Trust anchors and (root) certificates authorities are often used interchangeably and it's easy to think that they are the same thing. The answer in Can an intermediate CA be trusted like a self-signed root CA? contains some nice discussions about the difference but I was hoping that it could be further explained and nuanced.

Do they mean the same thing today? Do they have a different history? Is trust anchor a much broader expression that involves root CA's but that can be so much more?

  • 1
    There's and RFC on the subject which may help you. Feb 11, 2022 at 8:28

2 Answers 2


Basically they are looking at a similar thing from 2 different perspectives.

  • Trust anchor: This is the place where you start trusting another entity (e.a. A trust boundary)
  • Certificate Authority: A Entity (that you can trust) that issues certificates for others to trust

So a trust anchor is looking at the place we start trusting others…

And a Certificate Authority is an entity that acts as such a trust anchor for Certificates.

Maybe an example would help:

Let’s say you are walking in a shopping area and a police officer comes towards you and tells you to run track the way you came…

Now, how can we trust this is a real police officer? Is it the badge with the name and number on it? (Trust anchor)

Or is it that the officer works for the state (Certificate authority)

  • .. and in the world of public key infrastructure, are the two terms usually used interchangeably or are they very connected to different contexts? I have sort of gotten the impression by reading between the lines that this might be the case (not sure) so that's why I ask :) I'm probably wrong! Feb 11, 2022 at 18:04
  • They are like 2 sides of the same coin. If your just talking about the coin there interchangeable. If looking at a specific side there different things.
    – LvB
    Feb 11, 2022 at 21:05
  • Thank you for your answer! I will leave the question open for a bit as I'm curious about answers that are either more technical or that discusses the nuances from a historical perspective and / or from a standards perspective (x509 etc...) Feb 12, 2022 at 12:41

The short answer is no they are different but people often do treat them the same.

First, I need to make a distinction between the company (the certificate authority) and the instrument (public certificate) that is used in a chain of trust. (see definition later)

Certificate Authority (CA) - A company and software that produces certificates for others to use. CA's generate a public key certificate and a private key for use on the web, see also Wikipedia's definition.

A certificate authority can have one or more certificates that they use for different purposes.

Google, for example, has a Root CA as well as an Intermediate CA as is found in the cert at www.google.com:

GTS Root 1
    + GTS CA 1C3
        + *.google.com

In this example, the final cert *.google.com was signed by an intermediate CA GTS CA 1C3 which was signed by the root CA GTS Root 1.

So to answer your question:

Are Trust anchors and (root) certificates authorities the same thing?

Given that people often say "Root CA" to mean the public certificate used to form the chain of trust in a certificate chain, then they are the same thing. In the example, the trust anchor GTS Root 1 could also be called the Root CA.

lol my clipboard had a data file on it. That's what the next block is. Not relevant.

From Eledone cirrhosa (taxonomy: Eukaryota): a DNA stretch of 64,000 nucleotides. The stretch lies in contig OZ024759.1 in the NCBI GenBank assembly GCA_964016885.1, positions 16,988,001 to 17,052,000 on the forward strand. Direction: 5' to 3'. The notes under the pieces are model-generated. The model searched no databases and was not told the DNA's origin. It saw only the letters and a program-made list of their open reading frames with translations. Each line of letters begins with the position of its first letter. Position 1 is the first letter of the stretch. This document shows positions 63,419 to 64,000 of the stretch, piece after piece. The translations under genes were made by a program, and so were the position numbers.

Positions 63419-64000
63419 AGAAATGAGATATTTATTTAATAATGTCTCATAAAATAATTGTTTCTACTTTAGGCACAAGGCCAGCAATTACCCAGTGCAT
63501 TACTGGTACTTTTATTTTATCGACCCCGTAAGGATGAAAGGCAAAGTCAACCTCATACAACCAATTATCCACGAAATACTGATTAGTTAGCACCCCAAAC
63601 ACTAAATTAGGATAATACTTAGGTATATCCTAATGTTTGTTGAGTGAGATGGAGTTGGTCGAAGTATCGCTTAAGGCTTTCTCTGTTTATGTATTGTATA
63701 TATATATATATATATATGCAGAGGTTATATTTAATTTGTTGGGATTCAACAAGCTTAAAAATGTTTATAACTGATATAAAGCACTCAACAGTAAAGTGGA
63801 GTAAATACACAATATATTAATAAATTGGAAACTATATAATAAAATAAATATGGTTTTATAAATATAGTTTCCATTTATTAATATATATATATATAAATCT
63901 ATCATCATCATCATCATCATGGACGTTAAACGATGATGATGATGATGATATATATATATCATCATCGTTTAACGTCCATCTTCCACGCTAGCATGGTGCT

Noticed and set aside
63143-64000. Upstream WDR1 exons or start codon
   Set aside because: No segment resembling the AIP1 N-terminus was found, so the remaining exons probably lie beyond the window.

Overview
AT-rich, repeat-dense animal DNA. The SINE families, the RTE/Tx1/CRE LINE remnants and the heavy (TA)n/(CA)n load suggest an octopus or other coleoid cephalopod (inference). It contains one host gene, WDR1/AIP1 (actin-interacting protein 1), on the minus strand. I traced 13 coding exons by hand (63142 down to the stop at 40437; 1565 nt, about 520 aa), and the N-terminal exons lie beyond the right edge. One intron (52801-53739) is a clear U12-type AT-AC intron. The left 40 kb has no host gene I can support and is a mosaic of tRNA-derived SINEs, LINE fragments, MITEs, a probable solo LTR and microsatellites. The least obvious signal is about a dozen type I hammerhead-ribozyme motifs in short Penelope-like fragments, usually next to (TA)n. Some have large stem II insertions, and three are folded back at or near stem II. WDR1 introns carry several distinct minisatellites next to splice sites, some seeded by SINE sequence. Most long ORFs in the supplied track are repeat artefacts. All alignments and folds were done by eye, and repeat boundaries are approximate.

But I would not ever say the trust anchor GTS Root 1 is the Root Certificate Authority because spelling it out seems to indicate the company not the certificate.

The details of this answer

When trying to write this up I came across the following that I found helpful, so others might as well.

Some definitions are in order

Trust Anchor - refers to the top most certificate in a certificate chain of trust. A certificate is signed by a CA or it is a Root CA which is self signed. Also see Wikipedia's Trust anchor.

Chain of Trust - a chain of trust is a sequence of public certificates starting with the end certificate and going to the top of the chain of trust (called the Trust Anchor).

Self Signed Certificate - A certificate who's issuer is the same as the name of the cert. Technically, the issuer is the same as the subject. Root Certificates are by definition self signed.

It's important to note that developers often create self-signed certificates for use in development which are not considered Root Certs.

Root Certificate - a self signed cert where the issuer matches the subject. It's considered a root because another Intermediate certs refers to it. And it's placed in a Trust Store (see below).

Intermediate Certificate - if a certificate is signed by another certificate (higher in the chain of trust), it is called an Intermediate Certificate.

Trusted Root Certificate Store (aka TrustStore in Java)- refers to a container that holds a list of trusted certificates. These are either intermediate certificates or root certificates.

A trust anchor refer to the top-most certificate in a certificate chain. The top-most certificate can (and often is) a certificate in a root store but not always (in a developers self signed cert).

Wikipedia describes the Chain of Trust with a diagram that shows this how the subject and issuer work together to form the chain of trust.

enter image description here

By Fanyangxi - https://en.wikipedia.org/wiki/File:Chain_Of_Trust.svg, CC BY-SA 4.0, https://commons.wikimedia.org/w/index.php?curid=126523095

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